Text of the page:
A Report from General Motors this morning states that this week's initial public offering (IPO) of the newly reformulated company will be approximately 14% higher than planned. Previsouly, GM stated that common shares would be sold to investors between $26 and $29 per share and 60 million preferred shares would be sold at $50 per share. The new report indicates that the new price offered to investors will be between $33 and $34 per share with approximately 365 million shares outstanding, and the number and price of preferred shares will increase to 80 million and $60 respectively.
If completely subscribed, these values give General Motors and IPO value of approximately $16 billion. This would make General Motors the second largest IPO in history. GM offered no official explanation for the change, but market insiders opine that heavy demand is the leading cause.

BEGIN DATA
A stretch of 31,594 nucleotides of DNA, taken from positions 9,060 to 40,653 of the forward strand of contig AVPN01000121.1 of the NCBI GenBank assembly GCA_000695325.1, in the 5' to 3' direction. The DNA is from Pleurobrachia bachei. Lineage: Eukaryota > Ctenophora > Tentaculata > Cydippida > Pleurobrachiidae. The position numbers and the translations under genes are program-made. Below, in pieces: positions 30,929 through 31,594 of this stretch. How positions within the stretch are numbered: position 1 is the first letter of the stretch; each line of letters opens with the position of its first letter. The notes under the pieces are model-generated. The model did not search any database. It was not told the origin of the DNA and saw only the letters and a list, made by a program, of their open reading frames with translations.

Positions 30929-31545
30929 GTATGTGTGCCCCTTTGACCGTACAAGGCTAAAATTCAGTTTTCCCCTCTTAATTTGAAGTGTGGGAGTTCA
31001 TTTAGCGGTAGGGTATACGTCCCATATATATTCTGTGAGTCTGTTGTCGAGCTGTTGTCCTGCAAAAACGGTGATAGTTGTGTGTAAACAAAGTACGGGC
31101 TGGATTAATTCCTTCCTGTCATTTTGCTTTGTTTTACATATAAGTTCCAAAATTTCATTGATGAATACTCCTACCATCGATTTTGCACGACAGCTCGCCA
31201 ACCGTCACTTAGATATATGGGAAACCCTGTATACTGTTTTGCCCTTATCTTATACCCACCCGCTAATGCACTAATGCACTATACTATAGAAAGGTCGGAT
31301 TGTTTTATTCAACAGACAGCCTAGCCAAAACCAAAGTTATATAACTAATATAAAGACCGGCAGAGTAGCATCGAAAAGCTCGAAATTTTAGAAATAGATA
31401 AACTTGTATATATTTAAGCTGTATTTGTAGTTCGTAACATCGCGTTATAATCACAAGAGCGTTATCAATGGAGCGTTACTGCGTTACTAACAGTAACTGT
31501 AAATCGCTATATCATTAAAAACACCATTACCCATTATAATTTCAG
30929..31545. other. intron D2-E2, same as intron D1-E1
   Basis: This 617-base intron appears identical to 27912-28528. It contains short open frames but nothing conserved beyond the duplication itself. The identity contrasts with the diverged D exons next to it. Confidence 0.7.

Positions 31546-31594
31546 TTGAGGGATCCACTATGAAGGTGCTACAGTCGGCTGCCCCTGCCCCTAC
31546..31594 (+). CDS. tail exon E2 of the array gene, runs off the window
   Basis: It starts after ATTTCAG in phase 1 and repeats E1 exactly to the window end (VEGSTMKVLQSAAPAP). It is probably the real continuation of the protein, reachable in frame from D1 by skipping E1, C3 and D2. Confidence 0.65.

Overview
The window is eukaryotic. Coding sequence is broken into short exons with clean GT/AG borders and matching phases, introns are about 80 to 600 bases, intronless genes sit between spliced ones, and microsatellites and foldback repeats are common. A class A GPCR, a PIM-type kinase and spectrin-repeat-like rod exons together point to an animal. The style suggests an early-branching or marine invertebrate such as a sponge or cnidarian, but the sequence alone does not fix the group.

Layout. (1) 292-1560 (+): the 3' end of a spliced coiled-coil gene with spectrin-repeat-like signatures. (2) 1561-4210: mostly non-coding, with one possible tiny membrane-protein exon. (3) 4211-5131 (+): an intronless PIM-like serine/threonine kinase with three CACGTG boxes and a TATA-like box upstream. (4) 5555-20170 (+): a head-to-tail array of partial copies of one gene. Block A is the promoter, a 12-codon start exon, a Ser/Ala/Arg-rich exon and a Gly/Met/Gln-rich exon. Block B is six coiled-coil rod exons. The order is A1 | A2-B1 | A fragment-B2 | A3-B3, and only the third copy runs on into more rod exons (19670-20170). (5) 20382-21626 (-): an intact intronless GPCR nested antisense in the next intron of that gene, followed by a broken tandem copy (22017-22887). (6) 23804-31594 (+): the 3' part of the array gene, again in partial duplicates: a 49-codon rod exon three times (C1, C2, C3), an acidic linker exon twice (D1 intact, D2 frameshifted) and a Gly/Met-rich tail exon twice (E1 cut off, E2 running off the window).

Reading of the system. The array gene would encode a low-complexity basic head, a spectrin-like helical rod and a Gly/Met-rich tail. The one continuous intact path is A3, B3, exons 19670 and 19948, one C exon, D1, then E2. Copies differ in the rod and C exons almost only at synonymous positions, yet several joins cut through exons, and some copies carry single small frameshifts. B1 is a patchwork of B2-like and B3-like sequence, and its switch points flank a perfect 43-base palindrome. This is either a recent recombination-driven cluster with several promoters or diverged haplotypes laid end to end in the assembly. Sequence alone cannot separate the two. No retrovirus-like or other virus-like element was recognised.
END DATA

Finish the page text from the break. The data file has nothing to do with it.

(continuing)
The increase in valuation will decrease the US Treasury department's stake from 43% to 41%. The US Treasury got involved last year after GM filed bankruptcy on June 1, 2009. Many were critical that the United States government took a stakeholding in the company in exchange for a bailout of the ailing company. In order to break even on the bailout, the Treasury will need to sell its shares for an average price of $43.67. This would require a 32% rise in share price after GM's IPO debut.
GM will be trading under the ticker symbol "GM."